Amazon is a company known for being brutally competitive with other retailers (and suppliers), and for fostering a Darwinian working environment. This company maintains a grinding pace in its warehouse and backs it up with a $5,000 bribe to quit, but that’s nothing compared to the way it treats the office workers.
The NYTimes reported on Saturday that Amazon has created an environment which is literally Darwinian (the weakest percentage of employees are fired annually):
On Monday mornings, fresh recruits line up for an orientation intended to catapult them into Amazon’s singular way of working.
They are told to forget the “poor habits” they learned at previous jobs, one employee recalled. When they “hit the wall” from the unrelenting pace, there is only one solution: “Climb the wall,” others reported. To be the best Amazonians they can be, they should be guided by the leadership principles, 14 rules inscribed on handy laminated cards. When quizzed days later, those with perfect scores earn a virtual award proclaiming, “I’m Peculiar” — the company’s proud phrase for overturning workplace conventions.
At Amazon, workers are encouraged to tear apart one another’s ideas in meetings, toil long and late (emails arrive past midnight, followed by text messages asking why they were not answered), and held to standards that the company boasts are “unreasonably high.” The internal phone directory instructs colleagues on how to send secret feedback to one another’s bosses. Employees say it is frequently used to sabotage others. (The tool offers sample texts, including this: “I felt concerned about his inflexibility and openly complaining about minor tasks.”)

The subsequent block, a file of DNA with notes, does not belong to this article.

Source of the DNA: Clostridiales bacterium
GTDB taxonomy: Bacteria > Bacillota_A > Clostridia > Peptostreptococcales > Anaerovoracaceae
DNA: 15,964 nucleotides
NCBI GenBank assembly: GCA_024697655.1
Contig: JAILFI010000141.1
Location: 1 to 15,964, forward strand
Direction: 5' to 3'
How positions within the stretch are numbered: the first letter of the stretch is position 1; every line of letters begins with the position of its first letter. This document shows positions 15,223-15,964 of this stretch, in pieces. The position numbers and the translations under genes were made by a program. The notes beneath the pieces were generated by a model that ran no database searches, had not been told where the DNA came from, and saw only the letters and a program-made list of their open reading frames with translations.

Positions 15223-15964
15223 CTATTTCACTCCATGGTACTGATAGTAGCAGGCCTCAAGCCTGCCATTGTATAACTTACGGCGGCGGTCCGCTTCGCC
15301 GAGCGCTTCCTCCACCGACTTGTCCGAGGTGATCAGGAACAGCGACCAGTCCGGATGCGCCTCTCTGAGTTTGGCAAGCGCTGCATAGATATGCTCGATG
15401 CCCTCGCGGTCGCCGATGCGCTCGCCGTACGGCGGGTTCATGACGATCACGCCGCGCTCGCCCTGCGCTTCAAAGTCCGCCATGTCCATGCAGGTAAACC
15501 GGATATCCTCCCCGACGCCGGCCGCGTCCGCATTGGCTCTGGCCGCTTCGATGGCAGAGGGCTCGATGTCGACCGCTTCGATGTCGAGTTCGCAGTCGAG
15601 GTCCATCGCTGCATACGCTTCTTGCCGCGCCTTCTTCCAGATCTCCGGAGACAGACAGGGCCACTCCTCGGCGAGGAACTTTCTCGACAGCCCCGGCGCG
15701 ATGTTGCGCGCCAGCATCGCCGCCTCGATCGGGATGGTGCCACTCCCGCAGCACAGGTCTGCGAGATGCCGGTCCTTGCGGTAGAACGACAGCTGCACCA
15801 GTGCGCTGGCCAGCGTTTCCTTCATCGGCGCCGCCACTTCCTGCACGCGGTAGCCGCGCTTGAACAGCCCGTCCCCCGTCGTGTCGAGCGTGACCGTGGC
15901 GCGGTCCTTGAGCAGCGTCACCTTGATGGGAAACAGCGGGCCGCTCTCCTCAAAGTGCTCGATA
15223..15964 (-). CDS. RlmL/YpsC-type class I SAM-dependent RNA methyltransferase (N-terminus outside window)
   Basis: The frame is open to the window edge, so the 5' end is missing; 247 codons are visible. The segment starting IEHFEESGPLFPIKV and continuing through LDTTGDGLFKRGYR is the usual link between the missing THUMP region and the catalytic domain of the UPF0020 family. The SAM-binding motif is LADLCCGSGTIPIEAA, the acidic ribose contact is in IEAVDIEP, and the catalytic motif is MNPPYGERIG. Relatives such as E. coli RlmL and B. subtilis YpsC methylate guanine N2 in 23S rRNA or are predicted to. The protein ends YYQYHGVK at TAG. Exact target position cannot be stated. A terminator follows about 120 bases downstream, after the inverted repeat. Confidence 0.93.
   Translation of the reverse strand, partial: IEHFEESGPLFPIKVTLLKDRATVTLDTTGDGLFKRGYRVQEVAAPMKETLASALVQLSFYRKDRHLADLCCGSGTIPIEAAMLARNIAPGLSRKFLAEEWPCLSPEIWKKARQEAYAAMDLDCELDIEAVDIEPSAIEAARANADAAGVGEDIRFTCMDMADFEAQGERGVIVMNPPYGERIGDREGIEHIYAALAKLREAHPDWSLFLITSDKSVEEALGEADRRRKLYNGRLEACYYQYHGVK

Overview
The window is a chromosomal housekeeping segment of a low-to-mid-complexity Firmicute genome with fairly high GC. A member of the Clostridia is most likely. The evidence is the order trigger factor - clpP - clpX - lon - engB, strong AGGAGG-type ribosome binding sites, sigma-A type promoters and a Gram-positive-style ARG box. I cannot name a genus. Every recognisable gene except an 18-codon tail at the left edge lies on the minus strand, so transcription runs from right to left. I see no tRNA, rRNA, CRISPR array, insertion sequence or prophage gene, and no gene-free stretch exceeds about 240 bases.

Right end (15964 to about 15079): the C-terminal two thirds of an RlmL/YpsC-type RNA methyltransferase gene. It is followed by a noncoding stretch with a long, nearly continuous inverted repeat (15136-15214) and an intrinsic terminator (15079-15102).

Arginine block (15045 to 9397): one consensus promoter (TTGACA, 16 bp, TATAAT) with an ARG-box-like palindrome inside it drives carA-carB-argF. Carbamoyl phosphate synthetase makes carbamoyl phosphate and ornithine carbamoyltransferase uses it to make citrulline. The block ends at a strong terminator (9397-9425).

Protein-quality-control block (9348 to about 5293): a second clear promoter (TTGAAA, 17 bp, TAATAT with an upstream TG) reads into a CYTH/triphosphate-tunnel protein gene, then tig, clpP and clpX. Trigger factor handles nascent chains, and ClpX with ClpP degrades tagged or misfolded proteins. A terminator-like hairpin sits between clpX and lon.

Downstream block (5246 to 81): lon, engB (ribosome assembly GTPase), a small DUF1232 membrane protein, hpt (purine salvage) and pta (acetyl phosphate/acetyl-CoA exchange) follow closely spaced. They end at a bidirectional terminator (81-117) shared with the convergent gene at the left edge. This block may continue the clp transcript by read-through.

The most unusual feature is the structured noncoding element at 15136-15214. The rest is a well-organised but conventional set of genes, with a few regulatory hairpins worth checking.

Ms. Willet’s co-workers strafed her through the Anytime Feedback Tool, the widget in the company directory that allows employees to send praise or criticism about colleagues to management. (While bosses know who sends the comments, their identities are not typically shared with the subjects of the remarks.) Because team members are ranked, and those at the bottom eliminated every year, it is in everyone’s interest to outperform everyone else.
Resources are sometimes hoarded. That includes promising job candidates, who are especially precious at a company with a high number of open positions. To get new team members, one veteran said, sometimes “you drown someone in the deep end of the pool,” then take his or her subordinates. Ideas are critiqued so harshly in meetings at times that some workers fear speaking up.
We’ve been hearing reports like this for years. Amazon’s practices have been described as secretive and adversarial, and they’ve been likened to The Godfather.
According to one anonymous report, Amazon has been maintaining this environment for at least the past decade. (Edit: And yet, Amazon’s turnover rate is not any worse than other huge corporations. ) It’s all part of what the Financial Times called Bezos’ policy of ruthless pragmatism.
I hope you like your Kindle with a dash of the tears of the overworked and a sprinkling of the blood of the sacrificial employee, because this is Amazon’s core philosophy.
image by Drab Makyo